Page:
There are, as always, criticisms. First, because so much of Protten's life, identity, and thought remain hidden, the text lapses into excessive speculation, which sometimes raises problems rather than interest. Almost every turn of Protten's life calls for speculation on Sensbach's part as to why things happened, what events meant, what she thought about events, and, in many cases, guessing about the events themselves. Because of the frequency of this creative analysis, readers are left with a certain amount of skepticism. They might be better served if the focus of the text were spread a little more broadly. For example, most of the information in this book could be included in a book about Moravian missions in the Atlantic World during the eighteenth century, which would allow for less speculation about the narrative gaps in Protten's life, as well as a more contextualized story. In addition, the text lacks a clear explication of what Protten believed. There are suggestions, generalities, and implications, but in relation to her specific beliefs and theology, there is little evidence. The places where the text comes closest to explicating theology is in the too-brief discussion of the Moravian adoration of the wounds of Christ, and in Sensbach's account of Protten's court appearance in St. Thomas. But these episodes are not enough to create a complete theological picture of who Protten was or who the Moravians were. This criticism illustrates the problematic way in which Protten sometimes disappears from her own story. By the conclusion of the text, the reader is left knowing that she existed, but not really who she was. Of course, more traditional biographies of more lettered subjects have greater source material to recreate the interior life of individuals in question.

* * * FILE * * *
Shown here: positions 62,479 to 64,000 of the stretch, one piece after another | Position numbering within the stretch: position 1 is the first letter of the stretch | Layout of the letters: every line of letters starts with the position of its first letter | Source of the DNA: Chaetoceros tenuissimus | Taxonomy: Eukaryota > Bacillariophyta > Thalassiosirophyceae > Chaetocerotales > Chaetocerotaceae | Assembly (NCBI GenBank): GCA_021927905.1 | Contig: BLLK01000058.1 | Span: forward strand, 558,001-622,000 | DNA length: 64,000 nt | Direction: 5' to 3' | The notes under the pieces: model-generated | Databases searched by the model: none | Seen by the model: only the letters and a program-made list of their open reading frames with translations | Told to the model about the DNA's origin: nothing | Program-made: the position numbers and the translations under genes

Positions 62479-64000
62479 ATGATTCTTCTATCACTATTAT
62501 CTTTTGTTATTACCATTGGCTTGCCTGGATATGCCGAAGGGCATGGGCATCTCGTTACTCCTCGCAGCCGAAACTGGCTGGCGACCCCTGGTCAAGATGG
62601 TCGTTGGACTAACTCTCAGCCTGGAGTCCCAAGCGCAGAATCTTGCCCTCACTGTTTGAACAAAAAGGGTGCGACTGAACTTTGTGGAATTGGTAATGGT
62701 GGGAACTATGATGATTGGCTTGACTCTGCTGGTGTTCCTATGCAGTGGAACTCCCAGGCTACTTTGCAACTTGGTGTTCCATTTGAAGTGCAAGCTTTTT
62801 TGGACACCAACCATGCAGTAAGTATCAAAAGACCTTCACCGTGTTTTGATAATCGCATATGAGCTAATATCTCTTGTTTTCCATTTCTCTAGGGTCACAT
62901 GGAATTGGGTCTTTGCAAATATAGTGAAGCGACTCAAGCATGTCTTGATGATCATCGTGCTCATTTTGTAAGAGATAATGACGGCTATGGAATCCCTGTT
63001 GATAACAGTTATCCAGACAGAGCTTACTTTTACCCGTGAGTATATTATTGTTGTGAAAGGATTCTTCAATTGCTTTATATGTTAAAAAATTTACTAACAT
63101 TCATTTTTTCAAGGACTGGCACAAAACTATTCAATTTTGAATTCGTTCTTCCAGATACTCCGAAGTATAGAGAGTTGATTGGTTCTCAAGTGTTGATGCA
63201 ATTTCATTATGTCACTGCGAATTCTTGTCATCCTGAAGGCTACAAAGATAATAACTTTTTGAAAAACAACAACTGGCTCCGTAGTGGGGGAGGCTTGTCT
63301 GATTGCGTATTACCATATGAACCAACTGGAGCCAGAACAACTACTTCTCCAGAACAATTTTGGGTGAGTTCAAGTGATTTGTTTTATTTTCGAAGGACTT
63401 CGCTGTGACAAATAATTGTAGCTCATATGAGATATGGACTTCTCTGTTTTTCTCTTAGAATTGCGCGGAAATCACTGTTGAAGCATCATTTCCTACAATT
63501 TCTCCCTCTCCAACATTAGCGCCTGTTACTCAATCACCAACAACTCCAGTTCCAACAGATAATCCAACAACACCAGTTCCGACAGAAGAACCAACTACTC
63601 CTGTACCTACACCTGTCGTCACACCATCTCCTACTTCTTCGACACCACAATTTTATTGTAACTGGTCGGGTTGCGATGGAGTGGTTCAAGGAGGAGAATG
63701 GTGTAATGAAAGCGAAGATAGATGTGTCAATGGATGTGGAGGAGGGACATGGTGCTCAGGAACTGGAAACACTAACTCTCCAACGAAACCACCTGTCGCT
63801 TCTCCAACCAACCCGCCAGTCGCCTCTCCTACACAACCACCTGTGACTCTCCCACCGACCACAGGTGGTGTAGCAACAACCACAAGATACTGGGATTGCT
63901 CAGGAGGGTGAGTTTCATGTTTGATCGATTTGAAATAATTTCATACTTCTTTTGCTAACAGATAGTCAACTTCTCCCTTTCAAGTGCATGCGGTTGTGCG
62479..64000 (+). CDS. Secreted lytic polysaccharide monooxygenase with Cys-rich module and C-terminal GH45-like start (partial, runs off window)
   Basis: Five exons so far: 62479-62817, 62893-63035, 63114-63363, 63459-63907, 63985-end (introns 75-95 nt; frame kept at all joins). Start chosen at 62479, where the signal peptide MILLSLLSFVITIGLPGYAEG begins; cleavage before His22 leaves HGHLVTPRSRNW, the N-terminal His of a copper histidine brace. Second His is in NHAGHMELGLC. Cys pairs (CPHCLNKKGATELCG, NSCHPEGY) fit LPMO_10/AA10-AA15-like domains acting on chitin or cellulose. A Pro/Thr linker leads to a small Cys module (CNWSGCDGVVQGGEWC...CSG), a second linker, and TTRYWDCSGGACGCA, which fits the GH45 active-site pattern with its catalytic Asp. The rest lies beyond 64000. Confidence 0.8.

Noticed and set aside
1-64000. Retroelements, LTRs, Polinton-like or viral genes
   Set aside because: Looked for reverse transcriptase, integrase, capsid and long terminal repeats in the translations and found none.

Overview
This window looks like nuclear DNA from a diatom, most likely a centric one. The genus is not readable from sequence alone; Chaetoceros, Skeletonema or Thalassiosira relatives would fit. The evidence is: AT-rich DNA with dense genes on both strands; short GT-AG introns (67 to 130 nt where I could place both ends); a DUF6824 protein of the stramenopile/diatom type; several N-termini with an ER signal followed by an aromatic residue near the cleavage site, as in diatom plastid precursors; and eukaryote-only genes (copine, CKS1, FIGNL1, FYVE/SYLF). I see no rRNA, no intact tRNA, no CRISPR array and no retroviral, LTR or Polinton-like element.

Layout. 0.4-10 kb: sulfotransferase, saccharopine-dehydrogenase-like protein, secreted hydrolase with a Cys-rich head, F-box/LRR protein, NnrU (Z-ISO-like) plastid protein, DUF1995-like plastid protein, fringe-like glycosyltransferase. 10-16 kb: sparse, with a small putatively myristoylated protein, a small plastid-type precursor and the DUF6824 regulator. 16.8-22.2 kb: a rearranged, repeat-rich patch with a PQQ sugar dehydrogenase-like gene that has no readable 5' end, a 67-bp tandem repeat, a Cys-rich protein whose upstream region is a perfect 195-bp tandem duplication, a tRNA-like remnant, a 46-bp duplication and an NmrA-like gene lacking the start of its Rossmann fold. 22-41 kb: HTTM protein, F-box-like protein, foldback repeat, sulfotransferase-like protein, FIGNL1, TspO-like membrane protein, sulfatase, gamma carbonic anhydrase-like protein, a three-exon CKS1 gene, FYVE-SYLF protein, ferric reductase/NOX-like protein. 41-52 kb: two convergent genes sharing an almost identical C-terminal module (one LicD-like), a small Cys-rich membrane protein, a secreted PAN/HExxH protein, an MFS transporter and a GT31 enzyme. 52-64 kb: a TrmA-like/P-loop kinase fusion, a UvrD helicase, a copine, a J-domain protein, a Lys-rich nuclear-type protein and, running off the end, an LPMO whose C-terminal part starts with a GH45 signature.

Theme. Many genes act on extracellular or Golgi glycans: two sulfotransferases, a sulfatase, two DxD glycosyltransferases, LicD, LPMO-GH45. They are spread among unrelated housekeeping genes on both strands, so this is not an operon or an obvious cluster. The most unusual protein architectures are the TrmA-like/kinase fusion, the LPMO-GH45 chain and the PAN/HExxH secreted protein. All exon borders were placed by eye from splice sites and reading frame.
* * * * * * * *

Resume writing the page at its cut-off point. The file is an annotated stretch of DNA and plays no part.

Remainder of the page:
Rebecca's Revival tells a compelling story, using prose which does not bog the reader down in historical detail, rhetoric, or theory. It is appropriate for undergraduates, Atlantic World scholars, religious historians, and biographers. While the speculation is too frequent, this fault is clearly outweighed by the mere exposure to the rich life of this eighteenth-century evangelist.
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Daryl Sasser. Review of Sensbach, Jon F., Rebecca's Revival: Creating Black Christianity in the Atlantic World.
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Copyright © 2005 by H-Net, all rights reserved. H-Net permits the redistribution and reprinting of this work for nonprofit, educational purposes, with full and accurate attribution to the author, web location, date of publication, originating list, and H-Net: Humanities & Social Sciences Online. For any other proposed use, contact the Reviews editorial staff at email@example.com.